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Rose Bruford staff threatened with redundancy as part of cost-cutting measures

Staff at Rose Bruford College are being threatened with redundancy as part of cost-cutting measures, The Stage can reveal.

An email seen by The Stage, which was sent to students by new principal Clarie Middleton, has revealed the drama school is currently considering proposals to restructure its staff and the delivery of its curriculum.

The college was told by the government in May last year [1] that it would lose its specialist institution funding of £800,000 a year, with the cut coming into effect in September next year.

Middleton told The Stage that this funding cut, combined with the need to “claw back” a deficit of £500,000 from last year, meant the institution had to look at becoming becoming more cost efficient.

The email sent to students said: “Last Friday the college board of governors approved proposals for some restructuring within the academic workforce and how the curriculum is delivered.

“This is linked to several other initiatives across the organisation that are designed to make us much more cost-efficient and, very importantly, to begin to build foundations for future growth and development.

“Sadly, this restructure may involve some redundancies amongst academic staff.”

Details of the proposed restructuring have not been revealed, with the proposals to now undergo a two to three week consultation period, in which staff members will be able to put forward alternative suggestions, before a final decision is made.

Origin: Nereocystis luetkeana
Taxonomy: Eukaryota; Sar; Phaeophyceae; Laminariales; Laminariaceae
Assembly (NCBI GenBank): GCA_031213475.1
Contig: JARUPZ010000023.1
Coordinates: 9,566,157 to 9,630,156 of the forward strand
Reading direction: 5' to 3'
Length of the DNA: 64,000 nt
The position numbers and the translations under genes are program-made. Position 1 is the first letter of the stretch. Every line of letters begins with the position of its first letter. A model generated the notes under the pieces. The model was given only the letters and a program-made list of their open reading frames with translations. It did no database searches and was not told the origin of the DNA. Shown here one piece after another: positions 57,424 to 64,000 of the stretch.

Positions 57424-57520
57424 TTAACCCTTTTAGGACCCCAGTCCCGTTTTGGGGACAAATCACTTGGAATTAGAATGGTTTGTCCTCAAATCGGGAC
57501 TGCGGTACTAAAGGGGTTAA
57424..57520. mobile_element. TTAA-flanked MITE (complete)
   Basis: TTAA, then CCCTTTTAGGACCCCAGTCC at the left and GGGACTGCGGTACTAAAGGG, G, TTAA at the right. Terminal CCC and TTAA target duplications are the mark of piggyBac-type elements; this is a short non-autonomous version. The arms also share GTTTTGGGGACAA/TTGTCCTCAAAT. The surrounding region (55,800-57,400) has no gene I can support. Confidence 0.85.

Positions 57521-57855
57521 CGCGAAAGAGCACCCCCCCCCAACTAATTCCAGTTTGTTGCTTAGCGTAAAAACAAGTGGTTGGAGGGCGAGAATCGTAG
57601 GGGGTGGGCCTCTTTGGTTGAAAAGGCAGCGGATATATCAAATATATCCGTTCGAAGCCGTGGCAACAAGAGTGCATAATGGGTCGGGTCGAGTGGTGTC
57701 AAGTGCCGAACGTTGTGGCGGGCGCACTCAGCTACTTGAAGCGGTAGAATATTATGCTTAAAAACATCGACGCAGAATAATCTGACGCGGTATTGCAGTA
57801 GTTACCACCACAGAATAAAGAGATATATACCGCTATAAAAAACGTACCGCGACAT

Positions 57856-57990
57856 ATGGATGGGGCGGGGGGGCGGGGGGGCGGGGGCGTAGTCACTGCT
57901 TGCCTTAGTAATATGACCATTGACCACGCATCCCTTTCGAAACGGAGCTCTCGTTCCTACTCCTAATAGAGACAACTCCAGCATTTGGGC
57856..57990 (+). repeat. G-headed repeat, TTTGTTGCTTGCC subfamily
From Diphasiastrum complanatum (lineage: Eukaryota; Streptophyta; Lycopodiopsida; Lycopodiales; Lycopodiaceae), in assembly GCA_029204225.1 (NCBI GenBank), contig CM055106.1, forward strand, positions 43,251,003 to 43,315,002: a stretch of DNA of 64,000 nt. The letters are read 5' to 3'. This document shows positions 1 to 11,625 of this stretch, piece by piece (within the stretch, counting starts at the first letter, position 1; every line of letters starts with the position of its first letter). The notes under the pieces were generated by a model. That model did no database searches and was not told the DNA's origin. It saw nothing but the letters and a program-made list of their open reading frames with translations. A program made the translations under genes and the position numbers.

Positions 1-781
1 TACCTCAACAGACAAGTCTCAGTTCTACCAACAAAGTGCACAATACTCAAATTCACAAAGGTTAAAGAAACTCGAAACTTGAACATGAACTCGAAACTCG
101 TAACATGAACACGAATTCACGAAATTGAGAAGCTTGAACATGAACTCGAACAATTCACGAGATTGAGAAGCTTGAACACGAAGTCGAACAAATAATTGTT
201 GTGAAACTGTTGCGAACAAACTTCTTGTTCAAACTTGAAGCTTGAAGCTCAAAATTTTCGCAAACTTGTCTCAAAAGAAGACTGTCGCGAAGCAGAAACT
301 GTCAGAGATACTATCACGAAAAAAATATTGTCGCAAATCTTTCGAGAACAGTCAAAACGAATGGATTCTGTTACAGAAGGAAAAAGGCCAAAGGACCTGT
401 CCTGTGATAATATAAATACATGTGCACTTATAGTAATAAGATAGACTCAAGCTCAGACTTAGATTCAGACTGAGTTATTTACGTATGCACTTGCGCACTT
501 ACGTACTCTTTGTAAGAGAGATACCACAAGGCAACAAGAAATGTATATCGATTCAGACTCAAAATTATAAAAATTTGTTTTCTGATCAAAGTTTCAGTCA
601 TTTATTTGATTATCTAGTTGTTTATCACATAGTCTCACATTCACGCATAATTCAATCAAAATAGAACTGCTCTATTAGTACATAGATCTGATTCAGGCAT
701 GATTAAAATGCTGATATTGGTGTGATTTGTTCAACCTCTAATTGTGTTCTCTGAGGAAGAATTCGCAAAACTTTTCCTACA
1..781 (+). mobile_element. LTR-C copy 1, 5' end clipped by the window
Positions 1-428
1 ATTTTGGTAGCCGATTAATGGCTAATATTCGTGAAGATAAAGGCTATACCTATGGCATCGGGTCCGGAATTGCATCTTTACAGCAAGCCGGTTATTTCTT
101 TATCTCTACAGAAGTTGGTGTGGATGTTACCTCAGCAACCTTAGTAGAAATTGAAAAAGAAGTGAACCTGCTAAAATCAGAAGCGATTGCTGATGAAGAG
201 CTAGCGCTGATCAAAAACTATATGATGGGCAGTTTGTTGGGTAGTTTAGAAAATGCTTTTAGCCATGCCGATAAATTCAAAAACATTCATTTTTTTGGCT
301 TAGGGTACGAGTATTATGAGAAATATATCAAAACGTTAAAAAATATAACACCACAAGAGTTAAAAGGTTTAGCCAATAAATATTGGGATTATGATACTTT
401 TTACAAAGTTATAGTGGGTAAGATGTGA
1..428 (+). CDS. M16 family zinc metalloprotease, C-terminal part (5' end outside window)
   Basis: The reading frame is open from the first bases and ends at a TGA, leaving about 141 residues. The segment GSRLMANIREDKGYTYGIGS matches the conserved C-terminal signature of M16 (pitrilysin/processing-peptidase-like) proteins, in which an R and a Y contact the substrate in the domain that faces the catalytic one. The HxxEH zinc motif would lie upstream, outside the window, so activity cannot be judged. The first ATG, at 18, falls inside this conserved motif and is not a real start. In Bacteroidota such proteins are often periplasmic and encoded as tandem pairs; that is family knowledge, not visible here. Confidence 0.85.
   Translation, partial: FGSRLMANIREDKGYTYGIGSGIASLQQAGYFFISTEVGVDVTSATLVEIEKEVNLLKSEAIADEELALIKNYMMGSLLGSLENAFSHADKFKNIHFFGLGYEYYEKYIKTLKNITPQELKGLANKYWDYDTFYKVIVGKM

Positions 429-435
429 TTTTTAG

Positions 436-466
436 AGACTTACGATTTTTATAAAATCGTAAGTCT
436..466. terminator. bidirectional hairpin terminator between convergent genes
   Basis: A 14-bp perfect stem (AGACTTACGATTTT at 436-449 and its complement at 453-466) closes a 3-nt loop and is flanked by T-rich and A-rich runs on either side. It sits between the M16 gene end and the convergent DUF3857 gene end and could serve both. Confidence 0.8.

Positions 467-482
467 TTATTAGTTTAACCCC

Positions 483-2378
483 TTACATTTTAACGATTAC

One current student at the college told The Stage: “It sucks when you have spent so long trying to get into drama school, and it is not the training you have signed up for.

“It’s just awful. Most of the core team of teaching staff have been there ten or 15 years and they’ve been so supportive to us. It feels like we have been left out the conversation and there’s nothing we can do about it.”

The student added: “We feel as if Rose Bruford has really built itself up and is producing better and better quality training, and that this will destroy the hard work and affect the quality of the teaching and the actors.”

Middleton responded to these concerns, insisting that the “content and quality of the courses will not change.”

She said: “It is about how [the courses] are taught and the mechanisms by which they are taught. The amount of admin vs contact hours, all of those things are being weighed up so we get the maximum cost effectiveness and efficiency. It won’t change the content or the quality one iota.”

She added that “lots of students were having their say”, and that she was currently working with the Students’ Union and had met with the year reps from the school’s courses.

Any changes to staffing will take place during the summer, beginning in July.